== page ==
Oedipus is determined to defy the destiny given to him and struggles to live a morally given to him and struggles to live a morally righteous life. Othello is driven by passionate actions over-ru... ... middle of paper ... ...le for parents striving to give their children a better life yet it is also accessible to children who have over barring parents. Readers can visually see the good intensions is Troy that a brutally twisted and end in poor choices. Aristotle believed that “a man cannot become a hero until he can see the root of his own downfall.” These downfalls are precisely what will drive pathos into the hearts and minds of readers. The moral compass within the character reminds readers that they cannot completely fault him for his actions, but they cannot simply forgive him by blaming it on lack of sight, intense passions, complexities of life, or jealously of living.
Everyone makes a mistake in life that they regret; in Dimmesdale’s case, he kept his sin hidden. Hawthorne uses various methods to depict Dimmesdale’s struggle to overcome the oppressive Puritan society and reveal his true identity. The laws, religion, and members of the community set high expectations for Dimmesdale to live up to. He is pressured to please his people and obey the rules of his society, but he knows that they will not accept who he really is. The community’s expectations cause Dimmesdale to punish himself for his sin instead of confessing.
In Hamlet's case this problem is something that he can not just simply avoid; not only does it dominate his life but it starts to take over his conscious state like a "poison". He is constantly reminded of the molestation that his incestuous uncle has just inflicted on Denmark. For a sinful King is the same as a sinful country and someone must save the nation's people from those transgressions. Yet Hamlet does not want to acknowledge that he is the savior. Nevertheless fate continually shows Hamlet through coincidental instances that he must do what he "swore" to do.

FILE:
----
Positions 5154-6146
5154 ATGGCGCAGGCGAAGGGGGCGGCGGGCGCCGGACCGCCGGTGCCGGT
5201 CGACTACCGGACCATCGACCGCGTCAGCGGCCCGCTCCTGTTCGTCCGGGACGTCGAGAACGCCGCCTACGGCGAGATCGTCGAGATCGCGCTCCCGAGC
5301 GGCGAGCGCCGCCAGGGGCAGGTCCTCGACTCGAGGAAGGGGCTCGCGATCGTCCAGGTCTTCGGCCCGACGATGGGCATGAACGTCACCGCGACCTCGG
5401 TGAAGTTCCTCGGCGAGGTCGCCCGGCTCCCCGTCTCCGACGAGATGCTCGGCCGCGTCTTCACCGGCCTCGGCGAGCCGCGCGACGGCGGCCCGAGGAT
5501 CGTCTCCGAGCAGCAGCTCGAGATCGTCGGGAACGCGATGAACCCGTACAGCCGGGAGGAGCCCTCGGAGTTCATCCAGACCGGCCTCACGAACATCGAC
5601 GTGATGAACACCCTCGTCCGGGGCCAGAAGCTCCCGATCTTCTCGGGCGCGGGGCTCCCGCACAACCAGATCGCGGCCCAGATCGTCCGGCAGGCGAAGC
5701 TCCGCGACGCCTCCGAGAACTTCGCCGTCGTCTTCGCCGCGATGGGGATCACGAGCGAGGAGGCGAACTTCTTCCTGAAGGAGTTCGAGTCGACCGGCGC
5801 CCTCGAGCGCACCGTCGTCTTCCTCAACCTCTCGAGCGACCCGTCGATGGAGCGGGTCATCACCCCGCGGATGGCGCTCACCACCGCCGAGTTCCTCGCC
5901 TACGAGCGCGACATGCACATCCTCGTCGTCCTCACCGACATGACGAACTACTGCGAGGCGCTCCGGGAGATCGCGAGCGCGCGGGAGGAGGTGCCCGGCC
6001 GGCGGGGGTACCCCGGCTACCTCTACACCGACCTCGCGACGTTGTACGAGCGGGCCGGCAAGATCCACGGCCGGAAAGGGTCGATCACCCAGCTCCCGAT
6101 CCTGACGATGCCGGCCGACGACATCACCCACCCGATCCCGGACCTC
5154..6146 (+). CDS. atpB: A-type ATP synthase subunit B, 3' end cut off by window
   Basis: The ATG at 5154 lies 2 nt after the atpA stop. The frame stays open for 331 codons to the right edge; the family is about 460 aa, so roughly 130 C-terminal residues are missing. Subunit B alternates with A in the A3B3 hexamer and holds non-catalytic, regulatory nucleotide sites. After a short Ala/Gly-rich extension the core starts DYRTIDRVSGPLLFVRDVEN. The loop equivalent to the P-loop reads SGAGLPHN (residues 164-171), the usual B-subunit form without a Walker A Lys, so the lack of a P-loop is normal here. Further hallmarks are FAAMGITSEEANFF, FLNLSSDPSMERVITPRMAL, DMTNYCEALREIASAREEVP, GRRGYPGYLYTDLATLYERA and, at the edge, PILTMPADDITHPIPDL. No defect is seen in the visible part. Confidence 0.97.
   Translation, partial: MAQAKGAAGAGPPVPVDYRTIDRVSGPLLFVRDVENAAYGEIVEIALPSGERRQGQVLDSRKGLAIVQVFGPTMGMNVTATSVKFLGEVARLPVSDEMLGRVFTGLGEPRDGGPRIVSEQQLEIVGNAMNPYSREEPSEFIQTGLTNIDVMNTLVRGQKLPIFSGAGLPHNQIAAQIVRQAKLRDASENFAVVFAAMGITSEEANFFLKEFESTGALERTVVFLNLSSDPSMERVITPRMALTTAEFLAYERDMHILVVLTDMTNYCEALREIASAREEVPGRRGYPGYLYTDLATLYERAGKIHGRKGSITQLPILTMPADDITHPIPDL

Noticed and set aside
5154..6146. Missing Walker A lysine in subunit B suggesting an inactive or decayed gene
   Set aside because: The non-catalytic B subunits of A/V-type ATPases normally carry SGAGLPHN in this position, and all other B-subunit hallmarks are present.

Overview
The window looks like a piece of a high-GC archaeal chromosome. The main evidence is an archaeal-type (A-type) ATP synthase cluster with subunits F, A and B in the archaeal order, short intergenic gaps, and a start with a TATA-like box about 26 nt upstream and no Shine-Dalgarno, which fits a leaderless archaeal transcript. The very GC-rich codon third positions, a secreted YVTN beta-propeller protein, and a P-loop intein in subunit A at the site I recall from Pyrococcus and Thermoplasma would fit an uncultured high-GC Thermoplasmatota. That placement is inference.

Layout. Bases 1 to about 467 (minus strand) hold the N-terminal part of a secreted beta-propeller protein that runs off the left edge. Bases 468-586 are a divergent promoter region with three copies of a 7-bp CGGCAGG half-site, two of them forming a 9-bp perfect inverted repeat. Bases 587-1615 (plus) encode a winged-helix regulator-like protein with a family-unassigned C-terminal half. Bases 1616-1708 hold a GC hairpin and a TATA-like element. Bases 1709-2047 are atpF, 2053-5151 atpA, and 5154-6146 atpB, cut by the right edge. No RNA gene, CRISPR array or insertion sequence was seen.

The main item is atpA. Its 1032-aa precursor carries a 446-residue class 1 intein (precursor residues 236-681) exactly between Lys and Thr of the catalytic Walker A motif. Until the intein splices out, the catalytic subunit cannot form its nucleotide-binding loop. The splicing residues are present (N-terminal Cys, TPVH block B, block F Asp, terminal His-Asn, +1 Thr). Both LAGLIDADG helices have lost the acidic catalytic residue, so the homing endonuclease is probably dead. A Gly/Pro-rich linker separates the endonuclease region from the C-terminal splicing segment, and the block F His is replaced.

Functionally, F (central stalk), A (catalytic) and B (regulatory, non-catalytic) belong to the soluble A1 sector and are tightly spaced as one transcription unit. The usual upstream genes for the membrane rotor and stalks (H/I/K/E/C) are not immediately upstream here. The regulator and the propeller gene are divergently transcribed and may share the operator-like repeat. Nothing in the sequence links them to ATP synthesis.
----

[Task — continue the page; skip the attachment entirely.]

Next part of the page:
George verbalizes, “’Say it over to yourself, Lennie, so you won’t forget it’” (Steinbeck 29). At this point, George reveals Lennie’s mental disability. The internal conflict the disability causes within Lennie often stands in the way of his dreams. Other characters also face conflicts in the novel stopping them from attaining their dreams. One example would be the character Crooks.
Spending time with Amir would only remind Baba of the sin he committed after his wife’s death, so he distances himself. The decision Amir makes in the alley is a result of him trying to gain a sliver of pride from his father. Since his entire childhood consists of multiple failures in Baba’s eyes, he decides to set aside any morality concerning Hassan and take a chance at proving himself to his father. At first, remaining silent wins Baba’s affection. “A smile played on my father’s lips.